More Singaporean PMETs are employed, but the larger number of foreign workers engender challenges
by Toh Han Shih
Currently, there is intense debate on the influx of foreign workers of the Professional, Manager, Engineer and Technician (PMET) class into Singapore. Some argue that the inflow of large numbers of PMETs take away jobs from locals. On the other side of the debate, others argue that foreign PMETs create more jobs for locals.
The unemployment rate among Singaporean male PMETs barely increased from 2.9 percent in 2010 to 3.0 percent in 2019, according to official Singapore statistics. The increase in unemployment among Singaporean female PMETs was somewhat greater, rising from 2.6 percent in 2010 to 3.2 percent in 2019, according to the same statistics.
At first glance, these unemployment numbers do not appear to be a cause for concern.
However, an article in Business Times on 9 February 2021 carried the headline, “Singapore Budget 2021; Underemployment a bigger issue than unemployment: Economists”.
There are two main types of underemployment: One is when individuals work fewer hours than is necessary or desired; the other is when individuals work in lower-paying jobs that do not match their skill set.
In the Business Times article, Irvin Seah, a DBS senior economist, said: “During this Covid-19 crisis, my observation is that underemployment is actually a much bigger problem in Singapore than unemployment, but it’s just that we don’t have the numbers to substantiate this.”
This is because there is currently no international consensus on how underemployment should be measured.
One clue is the number of qualified professionals who have taken “informal jobs” during this recession, such as those in the ride-hailing or food-delivery industries, the Business Times quoted Seah saying. According to Manpower Ministry statistics, 228,200 people were engaging in “own account work” — which may include other types of freelancing — in 2020, up 8 percent from 211,000 a year earlier. Among them, people engaged in such work for “non-preferred” reasons increased 74 percent over the year.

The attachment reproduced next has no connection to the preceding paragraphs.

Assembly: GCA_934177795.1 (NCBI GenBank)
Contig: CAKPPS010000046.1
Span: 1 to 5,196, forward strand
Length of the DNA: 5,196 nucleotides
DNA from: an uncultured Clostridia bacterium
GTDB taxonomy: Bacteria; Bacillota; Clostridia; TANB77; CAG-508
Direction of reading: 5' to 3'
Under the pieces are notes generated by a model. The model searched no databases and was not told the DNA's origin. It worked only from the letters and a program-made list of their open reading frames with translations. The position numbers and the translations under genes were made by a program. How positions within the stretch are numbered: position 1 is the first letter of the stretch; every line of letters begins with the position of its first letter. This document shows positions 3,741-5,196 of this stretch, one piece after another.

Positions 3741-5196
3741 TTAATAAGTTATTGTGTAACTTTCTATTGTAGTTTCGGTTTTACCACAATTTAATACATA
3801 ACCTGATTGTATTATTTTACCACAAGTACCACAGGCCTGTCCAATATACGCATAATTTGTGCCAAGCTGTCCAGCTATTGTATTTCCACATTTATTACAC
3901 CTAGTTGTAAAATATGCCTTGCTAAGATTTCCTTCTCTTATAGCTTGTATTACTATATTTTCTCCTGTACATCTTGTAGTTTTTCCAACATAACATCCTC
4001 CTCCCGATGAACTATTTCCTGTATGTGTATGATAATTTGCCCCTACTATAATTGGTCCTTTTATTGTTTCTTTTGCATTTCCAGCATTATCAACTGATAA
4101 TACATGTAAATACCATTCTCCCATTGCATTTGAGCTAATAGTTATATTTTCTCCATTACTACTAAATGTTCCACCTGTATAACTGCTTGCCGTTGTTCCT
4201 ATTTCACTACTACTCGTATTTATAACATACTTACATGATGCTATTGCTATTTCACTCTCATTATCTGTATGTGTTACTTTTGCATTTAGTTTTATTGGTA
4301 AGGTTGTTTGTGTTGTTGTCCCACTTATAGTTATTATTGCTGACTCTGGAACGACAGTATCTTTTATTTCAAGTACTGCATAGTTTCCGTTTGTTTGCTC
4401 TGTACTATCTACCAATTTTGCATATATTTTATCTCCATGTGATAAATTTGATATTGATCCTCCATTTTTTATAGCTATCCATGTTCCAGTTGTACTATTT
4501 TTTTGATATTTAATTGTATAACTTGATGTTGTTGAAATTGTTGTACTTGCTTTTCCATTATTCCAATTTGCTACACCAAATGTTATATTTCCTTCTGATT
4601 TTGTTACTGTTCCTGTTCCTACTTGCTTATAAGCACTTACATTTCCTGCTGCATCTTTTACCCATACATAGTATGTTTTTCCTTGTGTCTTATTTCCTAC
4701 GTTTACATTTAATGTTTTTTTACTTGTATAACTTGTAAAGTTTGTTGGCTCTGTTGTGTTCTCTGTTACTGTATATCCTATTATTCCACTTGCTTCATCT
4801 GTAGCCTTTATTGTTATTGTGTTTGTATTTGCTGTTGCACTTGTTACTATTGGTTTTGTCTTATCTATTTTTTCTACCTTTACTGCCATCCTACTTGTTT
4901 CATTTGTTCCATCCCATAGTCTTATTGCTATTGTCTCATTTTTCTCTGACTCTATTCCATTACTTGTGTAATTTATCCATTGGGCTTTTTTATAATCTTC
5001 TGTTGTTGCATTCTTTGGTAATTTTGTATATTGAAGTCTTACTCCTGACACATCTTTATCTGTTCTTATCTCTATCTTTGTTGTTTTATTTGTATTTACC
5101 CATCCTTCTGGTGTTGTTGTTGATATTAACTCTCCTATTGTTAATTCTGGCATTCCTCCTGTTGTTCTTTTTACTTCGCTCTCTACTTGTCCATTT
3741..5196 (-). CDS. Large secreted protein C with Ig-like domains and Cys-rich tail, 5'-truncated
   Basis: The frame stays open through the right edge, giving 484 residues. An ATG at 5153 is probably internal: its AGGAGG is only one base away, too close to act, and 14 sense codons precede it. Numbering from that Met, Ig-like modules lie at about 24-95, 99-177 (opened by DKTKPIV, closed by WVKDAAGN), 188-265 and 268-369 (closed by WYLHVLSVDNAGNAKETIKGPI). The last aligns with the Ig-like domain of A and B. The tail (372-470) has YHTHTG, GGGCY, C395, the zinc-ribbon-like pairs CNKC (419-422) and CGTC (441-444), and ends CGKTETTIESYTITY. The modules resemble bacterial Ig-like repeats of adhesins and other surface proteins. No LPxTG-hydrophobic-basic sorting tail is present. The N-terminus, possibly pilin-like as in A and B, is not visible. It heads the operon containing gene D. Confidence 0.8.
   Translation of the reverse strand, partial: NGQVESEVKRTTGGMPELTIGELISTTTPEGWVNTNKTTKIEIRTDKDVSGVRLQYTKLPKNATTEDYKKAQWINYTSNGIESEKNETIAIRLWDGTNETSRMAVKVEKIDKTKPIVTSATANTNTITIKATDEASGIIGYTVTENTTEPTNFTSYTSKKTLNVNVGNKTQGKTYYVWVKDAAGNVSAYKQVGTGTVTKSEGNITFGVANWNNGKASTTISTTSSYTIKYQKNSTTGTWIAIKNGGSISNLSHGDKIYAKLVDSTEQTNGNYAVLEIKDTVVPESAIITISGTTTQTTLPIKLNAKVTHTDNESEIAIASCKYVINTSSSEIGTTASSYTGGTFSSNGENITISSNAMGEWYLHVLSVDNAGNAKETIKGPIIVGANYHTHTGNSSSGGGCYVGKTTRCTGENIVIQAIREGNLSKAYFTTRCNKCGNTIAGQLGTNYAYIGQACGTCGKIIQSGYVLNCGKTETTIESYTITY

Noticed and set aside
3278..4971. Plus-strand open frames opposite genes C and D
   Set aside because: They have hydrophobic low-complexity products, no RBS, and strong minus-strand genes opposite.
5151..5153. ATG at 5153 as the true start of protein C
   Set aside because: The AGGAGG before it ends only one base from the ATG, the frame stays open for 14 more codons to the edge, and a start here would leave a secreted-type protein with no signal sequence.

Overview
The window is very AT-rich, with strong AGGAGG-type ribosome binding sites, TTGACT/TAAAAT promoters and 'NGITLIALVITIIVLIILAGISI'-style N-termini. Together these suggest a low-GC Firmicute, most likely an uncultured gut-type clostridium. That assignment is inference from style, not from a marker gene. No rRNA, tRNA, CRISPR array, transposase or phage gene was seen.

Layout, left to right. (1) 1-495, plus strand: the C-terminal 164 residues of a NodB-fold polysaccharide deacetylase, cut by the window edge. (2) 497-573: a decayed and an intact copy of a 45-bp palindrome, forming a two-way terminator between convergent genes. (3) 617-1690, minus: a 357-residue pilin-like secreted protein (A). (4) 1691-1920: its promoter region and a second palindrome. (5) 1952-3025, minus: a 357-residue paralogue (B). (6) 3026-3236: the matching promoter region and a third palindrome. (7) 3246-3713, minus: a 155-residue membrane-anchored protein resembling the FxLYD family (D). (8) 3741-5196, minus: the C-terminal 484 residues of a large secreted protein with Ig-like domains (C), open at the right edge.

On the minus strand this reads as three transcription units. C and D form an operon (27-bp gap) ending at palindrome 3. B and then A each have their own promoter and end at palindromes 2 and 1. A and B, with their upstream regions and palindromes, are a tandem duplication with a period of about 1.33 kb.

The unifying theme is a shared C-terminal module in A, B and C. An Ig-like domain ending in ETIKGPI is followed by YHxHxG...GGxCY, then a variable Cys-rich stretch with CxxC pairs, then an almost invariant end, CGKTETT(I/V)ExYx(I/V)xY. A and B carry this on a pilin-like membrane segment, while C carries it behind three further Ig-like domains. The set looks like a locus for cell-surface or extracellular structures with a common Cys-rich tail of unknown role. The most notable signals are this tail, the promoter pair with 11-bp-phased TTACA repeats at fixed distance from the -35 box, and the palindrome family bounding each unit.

Singapore’s time-related underemployment rate rose to 4.1 per cent in 2020, from 3.1 per cent the year before, just shy of the 4.3 per cent seen during the 2009 Global Financial Crisis, says the Labour Force in Singapore 2020 report.
“While our economic shocks typically do not result in a substantial increase in unemployment, they can result in underemployment, when displaced workers choose to take up less preferred jobs, or jobs that require less skills than their last-held position,” the Business Times article quoted Walter Theseira, an economist at the Singapore University of Social Sciences, saying.
Not helping workers to get out of temporary and lower-skilled jobs as the economy recovers could result in “long-term scarring” of these workers, Theseira added. It could become more difficult for them to move to a more desirable or well-paying jobs later, since they would lack the experience for more senior positions, said the Business Times article.
If this phenomenon persists among significant numbers of Singaporean workers for a sufficiently long time, it will become a systemic problem. Although Singapore needs a certain number of foreign workers to drive its economy, the large number of foreigners who have moved to Singapore to work over the years have also created systemic challenges for Singaporean workers and job seekers.
In the past, if there was a mismatch between the labour pool and demand for workers in a certain industry, the job market in Singapore will readjust itself, allowing local PMETs to get desirable and good paying jobs in that industry, because the proportion of foreigners in Singapore’s workforce was smaller. That was before the advent of trade agreements like the Comprehensive Economic Cooperation Agreement (CECA) signed between India and Singapore in 2005, and before the enlargement of the PMET supply to Singapore from Eastern Europe, mainland China and South Asia.